Documents and reports are the lifeblood of an agency. It is your responsibility as an organization to report and record daily events to protect not only those you work with but your team.
According to the Criminal Justice Institute, reporting has a unique role in stewarding safety and success.
As police officers, we have a duty and responsibility to complete detailed, accurate reports on a daily basis. In many cases, police reports are used to limit or decline the same individual freedoms written about by Thomas Jefferson.
In addition, as police supervisors, not only do we have to complete these reports, we also have the added responsibility of ensuring that subordinates complete their reports accurately and correctly. Lt. C. Lee Bennett was quoted by Nicholas Meier in Plain English for Cops saying, ‘All reports need to be complete and accurate.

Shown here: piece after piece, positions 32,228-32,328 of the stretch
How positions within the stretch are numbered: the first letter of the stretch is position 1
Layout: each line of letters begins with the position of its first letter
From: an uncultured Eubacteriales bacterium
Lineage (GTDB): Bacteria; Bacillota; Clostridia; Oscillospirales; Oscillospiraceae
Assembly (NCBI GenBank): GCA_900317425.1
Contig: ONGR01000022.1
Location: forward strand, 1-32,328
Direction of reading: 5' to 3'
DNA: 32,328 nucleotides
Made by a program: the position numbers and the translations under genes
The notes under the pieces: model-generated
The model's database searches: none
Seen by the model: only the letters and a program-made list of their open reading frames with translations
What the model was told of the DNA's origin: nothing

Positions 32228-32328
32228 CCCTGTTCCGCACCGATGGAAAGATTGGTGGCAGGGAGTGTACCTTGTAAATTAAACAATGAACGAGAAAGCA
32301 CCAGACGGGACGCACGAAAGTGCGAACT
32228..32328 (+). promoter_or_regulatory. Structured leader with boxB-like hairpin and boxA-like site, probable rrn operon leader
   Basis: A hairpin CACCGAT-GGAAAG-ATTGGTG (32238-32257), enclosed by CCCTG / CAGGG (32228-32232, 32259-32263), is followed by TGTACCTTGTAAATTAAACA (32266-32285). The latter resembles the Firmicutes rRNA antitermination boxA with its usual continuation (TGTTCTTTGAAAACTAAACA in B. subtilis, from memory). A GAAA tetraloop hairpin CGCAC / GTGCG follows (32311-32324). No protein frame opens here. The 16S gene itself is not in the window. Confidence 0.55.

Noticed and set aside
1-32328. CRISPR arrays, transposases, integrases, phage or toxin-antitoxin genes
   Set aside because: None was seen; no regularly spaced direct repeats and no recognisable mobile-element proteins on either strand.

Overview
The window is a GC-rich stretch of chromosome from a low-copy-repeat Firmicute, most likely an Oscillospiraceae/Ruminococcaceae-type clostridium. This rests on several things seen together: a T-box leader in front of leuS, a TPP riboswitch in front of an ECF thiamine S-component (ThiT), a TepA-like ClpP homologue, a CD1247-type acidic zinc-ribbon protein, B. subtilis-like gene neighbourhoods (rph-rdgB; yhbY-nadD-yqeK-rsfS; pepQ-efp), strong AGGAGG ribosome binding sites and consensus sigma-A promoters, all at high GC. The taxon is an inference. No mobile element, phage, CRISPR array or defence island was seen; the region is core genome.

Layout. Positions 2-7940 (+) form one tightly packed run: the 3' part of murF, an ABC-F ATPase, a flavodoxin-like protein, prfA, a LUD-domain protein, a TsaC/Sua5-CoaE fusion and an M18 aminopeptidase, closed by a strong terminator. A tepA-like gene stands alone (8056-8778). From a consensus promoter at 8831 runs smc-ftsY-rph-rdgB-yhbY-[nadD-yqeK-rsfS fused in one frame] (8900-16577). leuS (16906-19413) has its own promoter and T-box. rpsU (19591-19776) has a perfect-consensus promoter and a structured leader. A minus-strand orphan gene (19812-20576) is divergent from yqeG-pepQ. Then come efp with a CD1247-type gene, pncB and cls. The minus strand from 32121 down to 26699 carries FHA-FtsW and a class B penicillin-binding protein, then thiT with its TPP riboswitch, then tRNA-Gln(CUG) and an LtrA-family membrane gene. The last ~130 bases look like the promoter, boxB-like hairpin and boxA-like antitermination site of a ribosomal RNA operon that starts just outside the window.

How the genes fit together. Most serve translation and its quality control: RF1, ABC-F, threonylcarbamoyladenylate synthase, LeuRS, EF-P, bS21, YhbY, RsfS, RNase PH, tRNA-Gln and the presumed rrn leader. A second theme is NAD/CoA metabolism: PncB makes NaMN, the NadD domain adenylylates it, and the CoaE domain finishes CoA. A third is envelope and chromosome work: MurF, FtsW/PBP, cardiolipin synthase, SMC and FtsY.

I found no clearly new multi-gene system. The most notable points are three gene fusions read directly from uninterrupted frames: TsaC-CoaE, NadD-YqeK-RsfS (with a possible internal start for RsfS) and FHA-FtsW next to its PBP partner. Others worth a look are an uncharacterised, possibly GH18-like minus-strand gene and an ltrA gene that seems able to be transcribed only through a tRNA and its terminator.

Officers die slow and agonizing deaths on a witness stand far more often than, thankfully, from some criminal’s gun or knife in ‘real’ life on the streets. They risk dire consequences when cutting reports short in a number of ways.
In the past, law enforcement and corrections agencies relied on paper records to support their operations. Think bureaus and file cabinets to rifle through and paper documents strewn about the office.
Now, as technology advances, new software are making it easier to move to digital methodologies. Still, you may be skeptical of both how exactly digitization works and how it will fit in with your budget.
Overhauling your current paper system in favor of electronic record keeping may seem like a big project. And you would have good reason to be wary of the costs of digital records management.